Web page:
You can compare the Module.symvers files between the GKI build and your build to check for any CRC differences in the symbols exported by vmlinux. If there is a CRC value difference in any symbol exported by vmlinux AND it's used by one of the modules you load in your device, the module won't load.

If you don't have all the build artifacts, but just have the vmlinux files of the GKI kernel and your kernel, you can compare the CRC values for a specific symbol by running the following command on both the kernels, then comparing the output:

nm <path to vmlinux>/vmlinux | grep __crc_<symbol name>

For example, to check the CRC value for the module_layout symbol,

nm vmlinux | grep __crc_module_layout
0000000008663742 A __crc_module_layout

Fixing CRC mismatch

If you get a CRC mismatch when loading the module, here is how to you fix it:

  1. Build the GKI kernel and your device kernel, and add KBUILD_SYMTYPES=1 in front of the command you use to build the kernel. Note, when using, this is implicitly set already. This will generate a .symtypes file for each .o file. For example:

    KBUILD_SYMTYPES=1 BUILD_CONFIG=common/build.config.gki.aarch64 build/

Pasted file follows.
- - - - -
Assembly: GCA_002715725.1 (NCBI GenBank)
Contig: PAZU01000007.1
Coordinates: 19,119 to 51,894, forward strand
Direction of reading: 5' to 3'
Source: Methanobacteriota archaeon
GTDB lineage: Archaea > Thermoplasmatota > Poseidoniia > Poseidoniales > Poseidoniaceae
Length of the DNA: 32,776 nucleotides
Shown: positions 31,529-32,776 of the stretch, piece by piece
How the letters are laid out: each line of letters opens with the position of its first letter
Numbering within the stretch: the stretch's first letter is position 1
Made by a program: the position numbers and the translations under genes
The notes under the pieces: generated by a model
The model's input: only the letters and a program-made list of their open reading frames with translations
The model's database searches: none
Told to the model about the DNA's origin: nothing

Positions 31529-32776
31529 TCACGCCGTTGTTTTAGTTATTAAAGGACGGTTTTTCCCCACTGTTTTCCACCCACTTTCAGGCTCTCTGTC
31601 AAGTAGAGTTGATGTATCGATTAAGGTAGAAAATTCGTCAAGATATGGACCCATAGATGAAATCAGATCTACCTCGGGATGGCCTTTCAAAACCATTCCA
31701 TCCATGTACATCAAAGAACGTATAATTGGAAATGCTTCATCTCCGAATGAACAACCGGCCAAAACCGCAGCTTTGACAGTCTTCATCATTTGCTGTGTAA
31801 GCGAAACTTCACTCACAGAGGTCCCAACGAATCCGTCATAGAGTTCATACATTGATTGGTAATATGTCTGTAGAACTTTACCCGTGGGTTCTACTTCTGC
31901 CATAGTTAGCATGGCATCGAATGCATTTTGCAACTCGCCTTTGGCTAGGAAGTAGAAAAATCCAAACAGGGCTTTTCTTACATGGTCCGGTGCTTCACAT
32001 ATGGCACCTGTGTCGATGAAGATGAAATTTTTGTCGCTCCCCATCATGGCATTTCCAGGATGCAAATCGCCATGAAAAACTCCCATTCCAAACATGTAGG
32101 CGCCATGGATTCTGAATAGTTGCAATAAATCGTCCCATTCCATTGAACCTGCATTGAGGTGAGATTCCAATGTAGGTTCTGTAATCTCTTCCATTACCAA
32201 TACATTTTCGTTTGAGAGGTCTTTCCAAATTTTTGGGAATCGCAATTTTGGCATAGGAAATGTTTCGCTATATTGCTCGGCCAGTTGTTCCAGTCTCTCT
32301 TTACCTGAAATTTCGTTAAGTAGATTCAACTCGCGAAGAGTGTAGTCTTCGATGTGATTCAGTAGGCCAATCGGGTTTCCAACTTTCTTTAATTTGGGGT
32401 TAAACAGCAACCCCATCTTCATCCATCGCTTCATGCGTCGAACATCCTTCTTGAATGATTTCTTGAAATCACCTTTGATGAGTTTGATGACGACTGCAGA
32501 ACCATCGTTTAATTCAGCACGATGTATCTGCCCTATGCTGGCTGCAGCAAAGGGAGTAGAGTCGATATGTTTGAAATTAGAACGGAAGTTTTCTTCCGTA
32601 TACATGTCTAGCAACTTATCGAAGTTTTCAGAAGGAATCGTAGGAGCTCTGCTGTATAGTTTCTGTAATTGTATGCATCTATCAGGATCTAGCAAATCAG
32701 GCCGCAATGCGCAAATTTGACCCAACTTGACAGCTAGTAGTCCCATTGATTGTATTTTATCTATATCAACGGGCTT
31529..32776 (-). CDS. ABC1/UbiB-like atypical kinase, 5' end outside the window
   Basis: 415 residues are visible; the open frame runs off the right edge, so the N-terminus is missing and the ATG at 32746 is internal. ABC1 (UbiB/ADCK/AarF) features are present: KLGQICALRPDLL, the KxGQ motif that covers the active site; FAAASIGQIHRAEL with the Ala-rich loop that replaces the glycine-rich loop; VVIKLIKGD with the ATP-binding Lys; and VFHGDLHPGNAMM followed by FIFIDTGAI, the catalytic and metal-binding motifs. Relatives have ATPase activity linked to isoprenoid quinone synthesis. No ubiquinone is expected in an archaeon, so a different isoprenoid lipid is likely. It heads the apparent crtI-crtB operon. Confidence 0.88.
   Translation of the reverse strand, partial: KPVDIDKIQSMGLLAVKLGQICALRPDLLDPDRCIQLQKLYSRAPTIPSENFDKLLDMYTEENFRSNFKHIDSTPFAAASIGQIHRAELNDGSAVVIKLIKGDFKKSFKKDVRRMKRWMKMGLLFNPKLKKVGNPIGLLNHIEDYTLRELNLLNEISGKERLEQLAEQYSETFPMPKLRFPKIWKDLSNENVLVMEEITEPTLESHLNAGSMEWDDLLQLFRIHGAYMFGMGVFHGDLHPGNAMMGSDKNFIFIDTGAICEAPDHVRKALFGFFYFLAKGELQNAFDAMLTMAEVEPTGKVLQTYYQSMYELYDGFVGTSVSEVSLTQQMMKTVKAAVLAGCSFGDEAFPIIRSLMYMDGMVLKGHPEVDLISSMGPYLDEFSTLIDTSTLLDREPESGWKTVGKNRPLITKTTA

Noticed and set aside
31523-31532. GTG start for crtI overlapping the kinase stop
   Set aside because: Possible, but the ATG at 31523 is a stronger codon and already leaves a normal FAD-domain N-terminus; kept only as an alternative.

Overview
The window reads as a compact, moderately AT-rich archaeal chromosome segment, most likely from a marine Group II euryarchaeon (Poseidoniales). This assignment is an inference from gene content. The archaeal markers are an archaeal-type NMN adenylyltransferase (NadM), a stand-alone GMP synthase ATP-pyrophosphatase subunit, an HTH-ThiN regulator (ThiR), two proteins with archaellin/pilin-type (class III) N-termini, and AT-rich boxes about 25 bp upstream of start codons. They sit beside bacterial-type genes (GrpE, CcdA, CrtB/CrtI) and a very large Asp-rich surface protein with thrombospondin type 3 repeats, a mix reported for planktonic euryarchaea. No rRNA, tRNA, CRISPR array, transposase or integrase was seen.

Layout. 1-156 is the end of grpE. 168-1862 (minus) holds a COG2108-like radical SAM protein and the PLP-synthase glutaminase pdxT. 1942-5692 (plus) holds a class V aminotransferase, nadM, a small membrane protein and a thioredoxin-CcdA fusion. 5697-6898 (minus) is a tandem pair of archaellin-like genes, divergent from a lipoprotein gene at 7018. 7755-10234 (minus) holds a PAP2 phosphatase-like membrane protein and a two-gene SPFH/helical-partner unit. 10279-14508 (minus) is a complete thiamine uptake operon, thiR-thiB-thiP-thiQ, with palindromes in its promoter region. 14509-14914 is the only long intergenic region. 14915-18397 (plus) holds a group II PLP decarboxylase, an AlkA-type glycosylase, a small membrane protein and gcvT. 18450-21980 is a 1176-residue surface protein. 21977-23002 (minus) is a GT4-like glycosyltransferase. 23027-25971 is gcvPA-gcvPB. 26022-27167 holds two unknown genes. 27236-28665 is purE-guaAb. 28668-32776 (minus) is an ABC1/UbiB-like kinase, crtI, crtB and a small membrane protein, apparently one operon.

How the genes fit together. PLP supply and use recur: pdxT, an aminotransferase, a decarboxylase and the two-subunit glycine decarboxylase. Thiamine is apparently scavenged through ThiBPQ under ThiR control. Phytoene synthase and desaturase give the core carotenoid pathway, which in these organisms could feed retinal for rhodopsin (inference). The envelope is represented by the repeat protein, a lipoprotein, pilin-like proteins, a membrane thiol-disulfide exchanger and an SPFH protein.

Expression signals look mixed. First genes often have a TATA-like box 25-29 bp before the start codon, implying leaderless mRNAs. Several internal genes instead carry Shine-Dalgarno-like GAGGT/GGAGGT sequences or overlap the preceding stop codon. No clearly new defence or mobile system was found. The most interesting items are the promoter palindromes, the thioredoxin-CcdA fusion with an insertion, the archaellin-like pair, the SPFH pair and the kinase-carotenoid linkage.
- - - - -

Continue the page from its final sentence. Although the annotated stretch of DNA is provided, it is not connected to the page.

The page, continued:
2. Find the .c file in which the symbol with CRC mismatch is exported. For example:

    cd common && git grep EXPORT_SYMBOL.*module_layout
  3. That .c file has a corresponding .symtypes file in the GKI, and your device kernel build artifacts.

    cd out/$BRANCH/common && ls -1 kernel/module.*

    a. The format of this file is one (potentially very long) line per symbol.

    b. [s|u|e|etc]# at the start of the line means the symbol is of data type [struct|union|enum|etc]. For example, t#bool typedef _Bool bool.

    c. A missing # prefix in the start of the line indicates the symbol is a function. For example,
    find_module s#module * find_module ( const char * ).

  4. Compare those two files and fix all the differences.

Case 1: Differences due to data type visibility

If one kernel keeps a symbol or data type opaque to the modules and the other kernel doesn't, then it shows up as a difference between the .symtypes files of the two kernels. The .symtypes file from one of the kernels has UNKNOWN for a symbol and the .symtypes file from the other kernel has an expanded view of the symbol or data type.

For example, assume you add this line to include/linux/device.h in your kernel:

 #include <linux/fwnode.h>